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Letter About My Son
This letter was written as part of my job as Product Manager at Tripod. One person contributes a letter from Tripod each week which is published on the Tripod web site.
Jeanne-Elise Heydecker, Product Manager:
However, in 1993, I discovered I was pregnant. I was 32, and in the middle of a divorce. I was between jobs at the time, accruing significant debt due to my legal fees. My friends' advice at the time ran from using my pregnancy to my advantage in the divorce proceedings to getting rid of it in a quick outpatient procedure. I'm not a particularly religious person. I am staunchly pro-choice. I wasn't sure if I would ever have another chance to have a child in the future. I certainly did not intend to marry again. Ever. Still, I was between jobs and couldn't really support a child. The decision weighed heavily on my mind. The thought of interviewing in maternity clothes seemed to be a serious drawback to finding the right job. I didn't know what to do.
I knew that I was going to have to tell my karate instructor about my pregnancy because I taught junior dragons (teen students) classes for him. He had always been very blunt with me, and I was not prepared for his reaction. When I told him that I was pregnant and didn't know what I was going to do about it, he said, "Finally you can learn about humility. Having to worry about somebody else should do you some good." At first, I was insulted; after all, I taught classes for him for nothing. It was expected of me as a black belt to give something back. Finding his comment uncalled for, I left the dojo feeling angry and unappreciated.
I finally decided, whatever the consequences, to continue with my pregnancy. Once I made the choice, I became very, very scared. I felt that there was no way I could raise a baby on my own. I didn't know anyone with a baby. I had never babysat a child in my life. I didn't know the first thing about diapers or breast-feeding or anything. How on earth did I think I was capable of doing this? When I went to the obstetrician, I was in tears voicing my concerns. She took off her gloves, sat down, looked at me, and said, "You know, there would be a lot less teenage pregnancy in this country if they would just think about the impact a baby has on your life. The fact that you're worried is healthy."
I found a great position within a fantastic company a week after I made the decision. The company consisted of only 26 employees; 8 of the 14 women were in varying stages of pregnancy, and 4 of the male employee's wives were pregnant. The owner used to joke that there was something in the water. We supported each other, and it made me feel less alone.
By the seventh month, I could hardly wait to get this child out of me. He complied and was born 7 weeks early. My son was born on my mother's birthday, December 8. It was the best gift she ever received — her first grandchild. He had to spend the next few weeks under observation in the hospital, but he made it home for Christmas Eve. I love my little boy, but he took a lot of getting used to. I'm not good with children, and having never spent time around parents and kids, I actually thought you could make them do what you wanted. It seemed reasonable to believe that since you bathed them, clothed them, fed them, and read stories to them, they'd understand that you were in charge. At times during those first few months, I would wake up, look out the window at a gray day, peek at the clock, and not know whether it was 6:00 a.m. or p.m. I didn't sleep for days at a time.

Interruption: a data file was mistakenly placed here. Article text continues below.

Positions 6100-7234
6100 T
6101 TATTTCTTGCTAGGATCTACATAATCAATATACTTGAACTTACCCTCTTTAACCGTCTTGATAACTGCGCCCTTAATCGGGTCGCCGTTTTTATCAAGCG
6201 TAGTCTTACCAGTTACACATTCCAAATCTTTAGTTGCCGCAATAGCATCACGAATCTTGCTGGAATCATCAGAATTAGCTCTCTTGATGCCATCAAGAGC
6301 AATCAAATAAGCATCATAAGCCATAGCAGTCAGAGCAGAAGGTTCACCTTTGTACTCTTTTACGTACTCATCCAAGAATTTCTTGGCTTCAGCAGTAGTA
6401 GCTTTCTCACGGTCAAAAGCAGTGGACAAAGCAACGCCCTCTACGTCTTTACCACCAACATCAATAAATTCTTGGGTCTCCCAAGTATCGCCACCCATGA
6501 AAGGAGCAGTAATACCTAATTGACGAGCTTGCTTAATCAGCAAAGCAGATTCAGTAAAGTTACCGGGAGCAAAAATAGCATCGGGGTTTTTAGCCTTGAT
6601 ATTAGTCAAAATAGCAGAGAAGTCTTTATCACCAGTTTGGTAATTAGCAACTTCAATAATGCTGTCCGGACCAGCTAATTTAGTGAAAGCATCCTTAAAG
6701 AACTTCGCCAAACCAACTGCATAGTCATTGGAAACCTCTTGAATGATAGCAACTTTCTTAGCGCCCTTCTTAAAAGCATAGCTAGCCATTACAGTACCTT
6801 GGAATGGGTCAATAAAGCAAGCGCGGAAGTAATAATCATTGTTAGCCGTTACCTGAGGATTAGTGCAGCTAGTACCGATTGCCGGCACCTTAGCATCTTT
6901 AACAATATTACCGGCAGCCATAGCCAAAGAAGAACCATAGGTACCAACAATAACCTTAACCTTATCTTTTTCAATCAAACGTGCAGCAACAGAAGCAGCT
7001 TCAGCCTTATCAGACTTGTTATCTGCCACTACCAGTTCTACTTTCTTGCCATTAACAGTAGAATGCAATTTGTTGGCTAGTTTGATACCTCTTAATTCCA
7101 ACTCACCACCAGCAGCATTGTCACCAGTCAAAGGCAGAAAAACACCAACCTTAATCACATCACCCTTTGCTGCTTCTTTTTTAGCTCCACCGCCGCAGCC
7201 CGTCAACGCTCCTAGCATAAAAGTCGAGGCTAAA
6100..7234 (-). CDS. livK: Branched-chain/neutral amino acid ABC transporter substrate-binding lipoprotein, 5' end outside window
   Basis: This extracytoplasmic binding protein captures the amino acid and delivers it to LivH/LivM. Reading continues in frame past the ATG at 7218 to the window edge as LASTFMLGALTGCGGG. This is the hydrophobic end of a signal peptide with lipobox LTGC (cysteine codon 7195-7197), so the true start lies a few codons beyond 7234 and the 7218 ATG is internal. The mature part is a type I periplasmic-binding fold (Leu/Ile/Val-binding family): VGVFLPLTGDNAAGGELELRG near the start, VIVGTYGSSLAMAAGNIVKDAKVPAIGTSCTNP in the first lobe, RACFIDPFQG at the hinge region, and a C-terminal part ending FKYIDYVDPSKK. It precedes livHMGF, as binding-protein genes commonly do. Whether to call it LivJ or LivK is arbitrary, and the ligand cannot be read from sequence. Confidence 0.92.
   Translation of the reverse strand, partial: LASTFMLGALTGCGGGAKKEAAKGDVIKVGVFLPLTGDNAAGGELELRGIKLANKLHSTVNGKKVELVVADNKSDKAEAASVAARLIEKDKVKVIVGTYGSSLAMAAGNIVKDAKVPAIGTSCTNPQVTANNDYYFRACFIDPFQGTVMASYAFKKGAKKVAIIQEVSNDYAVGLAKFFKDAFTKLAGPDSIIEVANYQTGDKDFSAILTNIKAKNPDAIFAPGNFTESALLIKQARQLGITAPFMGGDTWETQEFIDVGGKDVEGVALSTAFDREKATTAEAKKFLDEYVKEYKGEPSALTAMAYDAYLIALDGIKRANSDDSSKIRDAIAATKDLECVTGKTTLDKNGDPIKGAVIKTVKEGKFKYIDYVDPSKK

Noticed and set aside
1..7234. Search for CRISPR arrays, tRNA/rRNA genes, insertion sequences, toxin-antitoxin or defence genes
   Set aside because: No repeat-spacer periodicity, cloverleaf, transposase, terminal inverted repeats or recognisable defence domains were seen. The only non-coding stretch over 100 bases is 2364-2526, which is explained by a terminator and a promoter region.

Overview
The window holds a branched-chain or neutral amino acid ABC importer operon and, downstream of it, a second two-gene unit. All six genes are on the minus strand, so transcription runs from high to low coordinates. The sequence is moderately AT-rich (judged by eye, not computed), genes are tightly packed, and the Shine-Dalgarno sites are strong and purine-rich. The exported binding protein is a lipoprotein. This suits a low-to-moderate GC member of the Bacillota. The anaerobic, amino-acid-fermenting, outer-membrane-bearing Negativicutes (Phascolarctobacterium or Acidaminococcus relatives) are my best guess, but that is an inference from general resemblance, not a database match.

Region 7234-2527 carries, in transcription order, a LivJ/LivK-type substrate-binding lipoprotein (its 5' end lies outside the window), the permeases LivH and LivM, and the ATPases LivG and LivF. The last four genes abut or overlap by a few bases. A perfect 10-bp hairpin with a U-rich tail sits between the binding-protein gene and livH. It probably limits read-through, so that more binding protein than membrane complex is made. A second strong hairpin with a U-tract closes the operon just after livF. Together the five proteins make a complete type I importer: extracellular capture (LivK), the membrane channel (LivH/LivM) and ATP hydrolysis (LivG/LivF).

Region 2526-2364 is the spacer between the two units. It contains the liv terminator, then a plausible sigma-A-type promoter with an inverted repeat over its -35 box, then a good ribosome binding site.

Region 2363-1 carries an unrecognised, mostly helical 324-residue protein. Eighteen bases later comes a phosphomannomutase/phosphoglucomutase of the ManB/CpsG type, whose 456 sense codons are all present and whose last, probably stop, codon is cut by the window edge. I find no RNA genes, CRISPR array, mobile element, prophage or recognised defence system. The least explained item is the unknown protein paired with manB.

All of my money goes to making sure he has good day care, decent clothes, healthy food, and a safe environment in which to learn and grow. I spend all of my free time taking him to museums, theatres, and traveling around the country. He spends his vacations in the Bahamas, and I'm planning to take him to Scotland next year to help him learn about his family history. He's almost six now.
I ran into my old karate instructor the other day. I was shopping at the mall with my little boy. It seems like I'm there every two weeks buying another pair of sneakers. I happened to be poking him (because when you're bored, it's fun to poke your kid), and he kept giggling and running out of my reach. Suddenly, I felt a hand on my shoulder. I looked up and there he was. He said it was good to see me again, that he barely recognized me. We chatted about where we were in our lives and made some vague plans to get together sometime soon. He made me promise to get back into shape and come back to the dojo. As I was turning to leave, he smiled and said to me, "Now you know what's really important, don't you?"
I thought about his comment as we were driving home in the rain, my son making a mess of the back seat with his Batman, Robin, Batgirl, and Catwoman toys. I thought about how, because of my concern for my child's welfare, I have become a more caring and empathetic person. I put his needs first, because he depends on me. Boyfriends have come and gone because my son comes first and always will. Sure, I'm still driven in my career, but somehow it doesn't have the same weight for me as it once did. Now, the best thing in the world is to wake up to my son wiggling up through the bed linens to snuggle with me in the morning, before the alarm goes off. It's the sound of his giggles when I tickle him that make my heart sing. It may be a lot of work and sacrifice, and he costs me a fortune, but I wouldn't have it any other way. All he has to say is, "I love you, Mummy."
Me, a single mum? Don't be absurd. I call us a two-piece set. And I like us just the way we are.